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Maria Salomé Schweppenhäuser

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Maria Salomé Schweppenhäuser by Alexander Molinari, 1806.
Maria Salomé Schweppenhäuser by Alexander Molinari, 1806.
Headstones of Maria Salomé and her daughters Christina Hurtig and Caroline Lessel.
Headstones of Maria Salomé and her daughters Christina Hurtig and Caroline Lessel.

Maria Salomé Schweppenhäuser (Rechtenbach, 29 November 1755 – Warsaw, 5 September 1833), daughter of Heinrich Wilhelm Schweppenhäuser, a Protestant priest from Oberotterbach, and his wife, Charlotte Philippine, née Westermann, was a court chambermaid at Bad Bergzabern and Darmstadt. She was the wife of Friedrich Karl Emanuel Hauke (1737–1810), and, as such, an ancestor of the Battenberg/Mountbatten family, descended from her paternal granddaughter Julia Hauke and Prince Alexander of Hesse and by Rhine.

After the death of her father, Maria Salomé was a chambermaid at the court of Bad Bergzabern, the seat of the widowed Countess Palatine Caroline of Zweibrücken. She was later employed at the court of Darmstadt by Caroline's daughter, Princess Caroline, wife of Louis, Hereditary Prince of Hesse-Darmstadt. In 1773 Maria Salomea married Friedrich Hauke, secretary of the Count of Brühl. Brühl was summoned to Warsaw in 1782, and Friedrich Hauke became a tax collector in Poland. Friedrich and Maria Salomé's son, Johann Moritz Hauke, was a general of the Russian troops in Poland from 1816 and was elevated to Count Hauke in 1829, but was murdered in 1830, during an uprising in Warsaw, and his children went to live with their grandmother at the court of Nicholas I of Russia in Saint Petersburg. His daughter Julia married morganatically Prince Alexander of Hesse and by Rhine in 1851. Prince Alexander's older brother the Grand Duke created Julia "Countess" and later "Princess of Battenberg", a title passing on to all of their descendants, although renounced by some.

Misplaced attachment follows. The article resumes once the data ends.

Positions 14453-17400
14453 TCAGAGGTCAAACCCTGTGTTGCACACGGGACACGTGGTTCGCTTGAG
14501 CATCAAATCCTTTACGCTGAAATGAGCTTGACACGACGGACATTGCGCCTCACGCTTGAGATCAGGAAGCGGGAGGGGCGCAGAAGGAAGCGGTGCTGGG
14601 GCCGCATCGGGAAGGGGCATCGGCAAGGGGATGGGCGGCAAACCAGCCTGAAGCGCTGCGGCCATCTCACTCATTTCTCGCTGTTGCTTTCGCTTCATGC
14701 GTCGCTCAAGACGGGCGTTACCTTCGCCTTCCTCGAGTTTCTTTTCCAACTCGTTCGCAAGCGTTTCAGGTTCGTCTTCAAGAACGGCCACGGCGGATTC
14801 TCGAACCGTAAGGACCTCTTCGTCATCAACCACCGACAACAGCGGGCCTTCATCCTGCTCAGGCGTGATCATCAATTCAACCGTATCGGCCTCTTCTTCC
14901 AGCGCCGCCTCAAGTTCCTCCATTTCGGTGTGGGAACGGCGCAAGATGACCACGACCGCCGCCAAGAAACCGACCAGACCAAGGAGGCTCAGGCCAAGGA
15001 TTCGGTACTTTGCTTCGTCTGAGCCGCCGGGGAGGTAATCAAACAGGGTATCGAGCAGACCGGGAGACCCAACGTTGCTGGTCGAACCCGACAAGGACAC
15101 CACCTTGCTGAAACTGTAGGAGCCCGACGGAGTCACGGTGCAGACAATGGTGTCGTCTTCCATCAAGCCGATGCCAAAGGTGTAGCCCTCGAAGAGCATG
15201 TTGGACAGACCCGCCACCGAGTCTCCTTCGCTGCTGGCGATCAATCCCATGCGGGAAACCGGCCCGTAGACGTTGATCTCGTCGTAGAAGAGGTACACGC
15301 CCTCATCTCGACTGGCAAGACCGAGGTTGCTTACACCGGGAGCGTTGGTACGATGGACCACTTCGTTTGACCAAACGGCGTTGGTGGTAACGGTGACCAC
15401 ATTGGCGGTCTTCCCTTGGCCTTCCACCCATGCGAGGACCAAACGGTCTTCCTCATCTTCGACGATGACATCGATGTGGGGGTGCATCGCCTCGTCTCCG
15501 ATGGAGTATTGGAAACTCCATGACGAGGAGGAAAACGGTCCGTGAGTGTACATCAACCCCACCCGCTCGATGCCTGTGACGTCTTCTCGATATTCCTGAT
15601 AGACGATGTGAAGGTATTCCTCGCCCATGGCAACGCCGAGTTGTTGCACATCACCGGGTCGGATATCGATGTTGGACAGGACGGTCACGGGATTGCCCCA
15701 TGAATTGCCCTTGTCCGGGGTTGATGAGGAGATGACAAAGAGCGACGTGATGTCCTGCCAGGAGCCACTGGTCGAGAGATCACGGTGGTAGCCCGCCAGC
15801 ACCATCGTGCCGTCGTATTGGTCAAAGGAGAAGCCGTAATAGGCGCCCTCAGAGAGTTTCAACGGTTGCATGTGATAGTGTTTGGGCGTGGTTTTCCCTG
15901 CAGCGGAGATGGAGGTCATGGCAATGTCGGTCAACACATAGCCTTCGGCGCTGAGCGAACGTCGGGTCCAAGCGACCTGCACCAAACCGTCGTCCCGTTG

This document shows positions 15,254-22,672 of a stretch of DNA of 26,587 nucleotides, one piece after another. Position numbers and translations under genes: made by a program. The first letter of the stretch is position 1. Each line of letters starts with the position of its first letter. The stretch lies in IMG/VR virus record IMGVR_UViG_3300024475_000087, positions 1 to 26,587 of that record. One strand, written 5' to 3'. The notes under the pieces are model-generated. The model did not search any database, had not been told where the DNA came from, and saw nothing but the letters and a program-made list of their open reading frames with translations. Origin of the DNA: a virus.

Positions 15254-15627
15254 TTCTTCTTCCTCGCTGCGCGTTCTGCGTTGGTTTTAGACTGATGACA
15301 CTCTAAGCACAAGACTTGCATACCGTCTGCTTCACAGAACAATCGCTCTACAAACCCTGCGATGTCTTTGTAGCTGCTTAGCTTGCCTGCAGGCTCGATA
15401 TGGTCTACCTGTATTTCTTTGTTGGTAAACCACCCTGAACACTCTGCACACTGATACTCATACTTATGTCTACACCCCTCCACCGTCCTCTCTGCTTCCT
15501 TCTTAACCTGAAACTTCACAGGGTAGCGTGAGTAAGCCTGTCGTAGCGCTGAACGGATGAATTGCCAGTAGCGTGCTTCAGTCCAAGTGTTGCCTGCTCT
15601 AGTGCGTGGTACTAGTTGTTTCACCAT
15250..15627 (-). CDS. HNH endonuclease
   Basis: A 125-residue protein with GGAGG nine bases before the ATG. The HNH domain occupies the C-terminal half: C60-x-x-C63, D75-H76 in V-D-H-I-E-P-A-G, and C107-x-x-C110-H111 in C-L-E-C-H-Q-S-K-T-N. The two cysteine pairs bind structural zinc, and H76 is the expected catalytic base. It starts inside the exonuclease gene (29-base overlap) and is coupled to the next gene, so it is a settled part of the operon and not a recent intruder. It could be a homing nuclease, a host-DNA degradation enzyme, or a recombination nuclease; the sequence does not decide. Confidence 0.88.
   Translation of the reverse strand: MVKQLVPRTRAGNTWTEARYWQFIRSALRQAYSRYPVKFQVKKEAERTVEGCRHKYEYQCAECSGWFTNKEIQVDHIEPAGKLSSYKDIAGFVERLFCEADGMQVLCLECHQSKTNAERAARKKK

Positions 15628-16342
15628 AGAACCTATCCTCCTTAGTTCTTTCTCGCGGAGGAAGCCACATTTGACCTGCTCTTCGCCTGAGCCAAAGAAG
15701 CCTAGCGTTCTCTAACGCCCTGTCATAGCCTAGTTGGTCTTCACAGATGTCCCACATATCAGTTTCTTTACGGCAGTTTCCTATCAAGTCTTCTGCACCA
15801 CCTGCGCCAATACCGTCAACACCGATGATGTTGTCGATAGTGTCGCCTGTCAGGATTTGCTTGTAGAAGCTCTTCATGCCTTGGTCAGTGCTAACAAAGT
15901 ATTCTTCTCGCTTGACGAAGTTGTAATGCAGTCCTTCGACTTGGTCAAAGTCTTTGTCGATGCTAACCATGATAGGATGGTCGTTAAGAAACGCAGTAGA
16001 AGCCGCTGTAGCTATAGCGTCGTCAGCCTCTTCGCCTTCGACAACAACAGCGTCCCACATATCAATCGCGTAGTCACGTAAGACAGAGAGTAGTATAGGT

Through her granddaughter, Maria Salomé is a direct ancestor of both the British royal family and Spanish royal family. A plaque on the former rectory in Oberotterbach celebrates the town's connection to the House of Windsor. This rectory was built in 1732 by Maria Salomé's grandfather, Johann Schweppenhäuser.

  • Former Protestant rectory in Oberotterbach, built 1732
    Former Protestant rectory in Oberotterbach, built 1732
  • Memorial plaque to pastor Johann Schweppenhäuser at the former rectory in Oberotterbach
    Memorial plaque to pastor Johann Schweppenhäuser at the former rectory in Oberotterbach

Bibliography

  • Leo van de Pas: The Lineage and Ancestry of H.R.H. Prince Charles, Prince of Wales, Edinburgh, 1977
  • Bernt Engelmann: Die Aufsteiger - Wie Herrschaftshäuser und Finanzimperien entstanden. Göttingen, 1989 (German)

Weblinks

  • Unterdorfstraße in Oberotterbach. Ein Film von Stefanie Fink, SWR Fernsehen in Rheinland-Pfalz, Landesschau Donnerstag, 14. März 2013 [1]
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Maria Salomé Schweppenhäuser
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